T-H-I-N-K Before You Swim!Ninety percent of families with young children will be in the water sometime this year.
HOT SPRINGS, Ark. – Swimming and water recreation can be a great family outing. Ninety
percent of families with young children will be in the water sometime this year.
Of those ninety percent, half of those will swim in an area with no lifeguard. When
planning the family water outing, keeping the family safe will be easier if you can
remember to "THINK".
“T” stands for the dangerous “Too's” --too tired, too cold, too far from safety and too much sun. Any of these can lead to serious safety concerns. Remember to take rest breaks, don't swim in water that is too cold, stay close to a lifeguard or close to the shore, and remember to apply sunscreen and drink plenty of water.
“H” stands for “Hazards.” Culverts and ditches can be dangerous. Lots of rain can bring some enticing, fast running water into areas where there is usually little or no running water. Although it may seem like fun to play in these water areas, they can be some of the most hazardous places to be. So teach your children to stay away from hazards such as ditches, culverts, creeks, and ponds that are in your neighborhood or community, especially after periods of heavy rain.
“I” means to watch out for the “Inexperienced swimmer”. Remember that noodles, floaties, and other water toys are for fun, not for safety. If you have an inexperienced swimmer in your family, do not rely on these water toys to keep them safe. Make sure they wear a coast guard approved life jacket that is appropriate for their size. It is important that the swimmer puts on the life jacket before entering the water. Adults should stay within an arms-reach of children in case they need help.
“N” refers to the fact that there is “No substitute for adult supervision”. A lifeguard is for helping in emergency situations, not babysitting. It is recommended that you swim in areas that have a lifeguard on duty. Remember, however, that the lifeguard’s job is to prevent and respond to water emergencies. It is the parent's job to supervise their own child.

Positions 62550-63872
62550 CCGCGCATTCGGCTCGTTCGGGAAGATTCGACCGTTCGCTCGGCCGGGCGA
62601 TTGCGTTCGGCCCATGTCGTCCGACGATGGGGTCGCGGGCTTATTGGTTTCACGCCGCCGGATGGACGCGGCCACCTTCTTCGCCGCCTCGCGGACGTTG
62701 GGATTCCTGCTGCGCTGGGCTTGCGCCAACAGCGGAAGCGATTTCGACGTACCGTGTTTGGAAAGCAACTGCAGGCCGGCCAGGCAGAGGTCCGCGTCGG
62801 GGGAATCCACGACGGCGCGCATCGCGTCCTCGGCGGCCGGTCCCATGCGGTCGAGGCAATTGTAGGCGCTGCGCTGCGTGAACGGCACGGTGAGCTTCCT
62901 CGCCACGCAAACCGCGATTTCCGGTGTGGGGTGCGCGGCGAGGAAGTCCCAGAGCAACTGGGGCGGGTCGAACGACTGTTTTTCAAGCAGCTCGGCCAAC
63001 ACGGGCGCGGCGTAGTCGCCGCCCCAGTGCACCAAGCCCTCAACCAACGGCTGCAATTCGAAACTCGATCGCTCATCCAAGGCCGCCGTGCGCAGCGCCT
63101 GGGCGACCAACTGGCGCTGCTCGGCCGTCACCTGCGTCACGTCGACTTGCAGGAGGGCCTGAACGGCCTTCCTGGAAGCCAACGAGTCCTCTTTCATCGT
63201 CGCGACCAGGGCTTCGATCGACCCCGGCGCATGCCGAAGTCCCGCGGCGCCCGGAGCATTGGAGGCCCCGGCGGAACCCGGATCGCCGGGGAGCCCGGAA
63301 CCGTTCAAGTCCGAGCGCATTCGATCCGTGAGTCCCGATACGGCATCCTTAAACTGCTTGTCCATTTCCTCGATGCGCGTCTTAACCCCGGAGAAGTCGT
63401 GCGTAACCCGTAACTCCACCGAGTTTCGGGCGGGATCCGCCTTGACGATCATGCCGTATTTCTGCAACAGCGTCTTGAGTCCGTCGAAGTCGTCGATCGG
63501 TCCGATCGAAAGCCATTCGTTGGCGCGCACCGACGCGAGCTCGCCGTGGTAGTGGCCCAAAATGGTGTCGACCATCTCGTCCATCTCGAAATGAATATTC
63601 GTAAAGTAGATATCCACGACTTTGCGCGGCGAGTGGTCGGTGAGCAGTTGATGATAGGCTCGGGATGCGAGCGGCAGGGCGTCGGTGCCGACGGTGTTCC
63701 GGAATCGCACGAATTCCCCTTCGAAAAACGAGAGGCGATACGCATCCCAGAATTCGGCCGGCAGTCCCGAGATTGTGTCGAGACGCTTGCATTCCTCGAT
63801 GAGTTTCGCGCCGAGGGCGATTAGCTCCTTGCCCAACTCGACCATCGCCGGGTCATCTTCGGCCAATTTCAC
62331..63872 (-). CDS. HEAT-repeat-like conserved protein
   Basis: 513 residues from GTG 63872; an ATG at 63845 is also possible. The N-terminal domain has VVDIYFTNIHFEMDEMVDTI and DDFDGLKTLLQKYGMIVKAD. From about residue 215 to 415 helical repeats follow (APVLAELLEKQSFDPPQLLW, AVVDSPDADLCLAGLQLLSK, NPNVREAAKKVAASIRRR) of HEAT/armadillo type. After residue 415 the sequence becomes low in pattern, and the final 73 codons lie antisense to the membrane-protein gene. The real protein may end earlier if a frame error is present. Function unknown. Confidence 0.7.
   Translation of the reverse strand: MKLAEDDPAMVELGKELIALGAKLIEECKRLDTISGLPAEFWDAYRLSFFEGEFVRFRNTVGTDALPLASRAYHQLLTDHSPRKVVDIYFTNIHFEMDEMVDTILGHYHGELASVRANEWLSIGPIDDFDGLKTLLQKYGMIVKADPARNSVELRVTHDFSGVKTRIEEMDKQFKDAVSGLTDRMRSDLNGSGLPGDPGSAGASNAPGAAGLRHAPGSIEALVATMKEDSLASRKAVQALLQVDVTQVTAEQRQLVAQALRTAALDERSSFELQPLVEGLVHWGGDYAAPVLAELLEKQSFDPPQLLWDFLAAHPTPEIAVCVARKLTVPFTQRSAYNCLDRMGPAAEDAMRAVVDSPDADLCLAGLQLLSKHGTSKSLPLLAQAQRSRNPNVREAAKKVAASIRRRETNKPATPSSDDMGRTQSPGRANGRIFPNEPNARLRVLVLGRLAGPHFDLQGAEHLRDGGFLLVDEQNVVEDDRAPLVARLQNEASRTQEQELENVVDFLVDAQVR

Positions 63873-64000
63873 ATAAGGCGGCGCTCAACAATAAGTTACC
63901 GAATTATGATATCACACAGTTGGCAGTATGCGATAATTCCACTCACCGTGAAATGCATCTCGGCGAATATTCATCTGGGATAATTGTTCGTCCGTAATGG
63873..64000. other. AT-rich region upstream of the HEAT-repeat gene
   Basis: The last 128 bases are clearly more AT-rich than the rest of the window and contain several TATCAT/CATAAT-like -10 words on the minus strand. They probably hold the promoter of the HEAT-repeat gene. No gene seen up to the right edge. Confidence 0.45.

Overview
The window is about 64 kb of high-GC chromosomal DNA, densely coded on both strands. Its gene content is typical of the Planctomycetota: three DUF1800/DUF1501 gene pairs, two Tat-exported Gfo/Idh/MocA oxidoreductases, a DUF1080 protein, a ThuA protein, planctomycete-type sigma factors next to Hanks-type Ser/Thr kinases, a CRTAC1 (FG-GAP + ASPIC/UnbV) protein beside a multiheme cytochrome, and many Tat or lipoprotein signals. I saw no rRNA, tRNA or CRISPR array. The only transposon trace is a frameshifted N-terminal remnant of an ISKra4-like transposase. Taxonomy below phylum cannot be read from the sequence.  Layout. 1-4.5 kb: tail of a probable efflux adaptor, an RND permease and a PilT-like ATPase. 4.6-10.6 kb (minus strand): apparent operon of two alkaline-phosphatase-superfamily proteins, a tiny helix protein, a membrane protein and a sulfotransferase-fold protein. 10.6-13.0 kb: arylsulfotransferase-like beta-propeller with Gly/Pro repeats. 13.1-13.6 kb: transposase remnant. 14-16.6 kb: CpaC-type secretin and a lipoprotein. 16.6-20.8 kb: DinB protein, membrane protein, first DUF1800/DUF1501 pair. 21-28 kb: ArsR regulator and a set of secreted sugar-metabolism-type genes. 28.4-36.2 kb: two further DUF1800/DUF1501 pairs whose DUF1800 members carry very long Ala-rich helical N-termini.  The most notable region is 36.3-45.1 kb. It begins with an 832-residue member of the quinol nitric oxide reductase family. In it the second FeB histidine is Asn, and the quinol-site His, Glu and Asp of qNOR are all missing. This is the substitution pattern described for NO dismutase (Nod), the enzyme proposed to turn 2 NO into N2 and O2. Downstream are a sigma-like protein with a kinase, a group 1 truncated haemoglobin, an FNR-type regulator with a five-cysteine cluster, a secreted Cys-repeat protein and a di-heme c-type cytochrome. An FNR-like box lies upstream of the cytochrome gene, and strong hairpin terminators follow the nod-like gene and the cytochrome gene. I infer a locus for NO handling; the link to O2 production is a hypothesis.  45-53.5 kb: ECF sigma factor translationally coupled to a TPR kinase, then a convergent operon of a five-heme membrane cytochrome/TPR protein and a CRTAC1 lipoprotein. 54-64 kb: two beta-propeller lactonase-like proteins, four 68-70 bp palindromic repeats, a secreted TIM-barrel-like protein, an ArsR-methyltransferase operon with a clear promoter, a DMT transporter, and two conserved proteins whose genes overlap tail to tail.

“K” stands for “Knowing your area”. Many creeks, streams, and some areas of the lake can be too shallow for diving. Natural bodies of water such as lakes, rivers, and oceans can contain unexpected hazards like rocks, stumps, shallow areas, sudden drop-offs, or strong currents. If you don't know the area, don't go swimming there. You should also be familiar with the depth of the pool you are swimming in. The depth should be marked on the side of the pool.
With several weeks of summer left, many adults, teens, and children will continue to take advantage of spending time in the water. Swimming and water recreations are staples of summertime fun as families make many life-long memories. Whether swimming in your backyard pool or a river or pond, safety is always a number one priority. Help your family have a better time in the water by remembering to T-H-I-N-K before your outing. Have a safe summer!
By Linda Bates
County Extension Agent - 4-H
The Cooperative Extension Service
U of A System Division of Agriculture
Media Contact: Linda Bates
County Extension Agent - 4-H
U of A Division of Agriculture
Cooperative Extension Service
236 Woodbine Hot Springs AR 71901
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